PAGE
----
"I suppose that in the beginning of things
, when the gods made mankind, that there were many families of Man. And the gods told them all that the world was a very large place, and that Man could know as much of the world as the gods did.
And some of these families looked around at the world, and decided that they would only choose to know what was behind the borders of their own groves in the forest. And other families, in their groves, decided that they would only know what was in their own villages, that it was too much trouble to see what else was there. And one family, that they would only know what lay within the hearth of their own household, and why should they know anything of anothers? And finally one Man, deciding that he would only know what was within his own skin.
Of course, the closer and closer the bounds of their world closed in, they were squashed smaller and smaller. Until all but one of the families of Man, were so small that they barely looked like specks crawling upon a tiny patch of ground, because that was all they were willing to know. And what should happen then, but that the Tamandua should pass by, the second-child of the gods, to eat up these silly families of men, and all they knew was the sticky tongue of the Tamandua, and the sudden swallowing down his throat.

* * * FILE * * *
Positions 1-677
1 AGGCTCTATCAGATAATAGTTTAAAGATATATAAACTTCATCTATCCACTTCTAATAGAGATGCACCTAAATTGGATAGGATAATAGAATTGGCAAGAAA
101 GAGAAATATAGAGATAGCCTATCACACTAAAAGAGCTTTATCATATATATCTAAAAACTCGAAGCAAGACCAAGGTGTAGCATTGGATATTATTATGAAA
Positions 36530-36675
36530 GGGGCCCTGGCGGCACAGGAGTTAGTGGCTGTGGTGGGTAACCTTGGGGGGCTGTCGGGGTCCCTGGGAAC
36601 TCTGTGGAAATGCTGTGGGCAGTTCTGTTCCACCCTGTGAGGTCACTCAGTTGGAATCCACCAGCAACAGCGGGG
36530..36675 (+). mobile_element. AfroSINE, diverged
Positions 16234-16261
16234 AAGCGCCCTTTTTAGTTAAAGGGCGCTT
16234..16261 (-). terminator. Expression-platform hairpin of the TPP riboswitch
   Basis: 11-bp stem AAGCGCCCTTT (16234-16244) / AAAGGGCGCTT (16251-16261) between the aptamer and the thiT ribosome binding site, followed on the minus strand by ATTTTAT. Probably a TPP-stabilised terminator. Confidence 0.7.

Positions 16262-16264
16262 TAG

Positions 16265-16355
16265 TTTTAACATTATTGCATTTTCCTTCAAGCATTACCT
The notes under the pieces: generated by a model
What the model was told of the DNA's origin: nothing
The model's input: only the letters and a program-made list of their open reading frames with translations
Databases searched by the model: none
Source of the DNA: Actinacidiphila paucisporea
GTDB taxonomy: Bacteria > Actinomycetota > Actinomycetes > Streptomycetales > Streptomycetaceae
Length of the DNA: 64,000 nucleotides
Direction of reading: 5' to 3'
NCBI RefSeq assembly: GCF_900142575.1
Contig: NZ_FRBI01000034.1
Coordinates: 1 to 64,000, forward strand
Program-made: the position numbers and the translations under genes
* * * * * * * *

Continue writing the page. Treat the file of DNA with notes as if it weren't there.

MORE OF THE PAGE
And the one family of Men that remained, stayed big enough, bigger even than the Tamandua, because they thought it was right to take their gift of knowledge, and try to see as far as they could."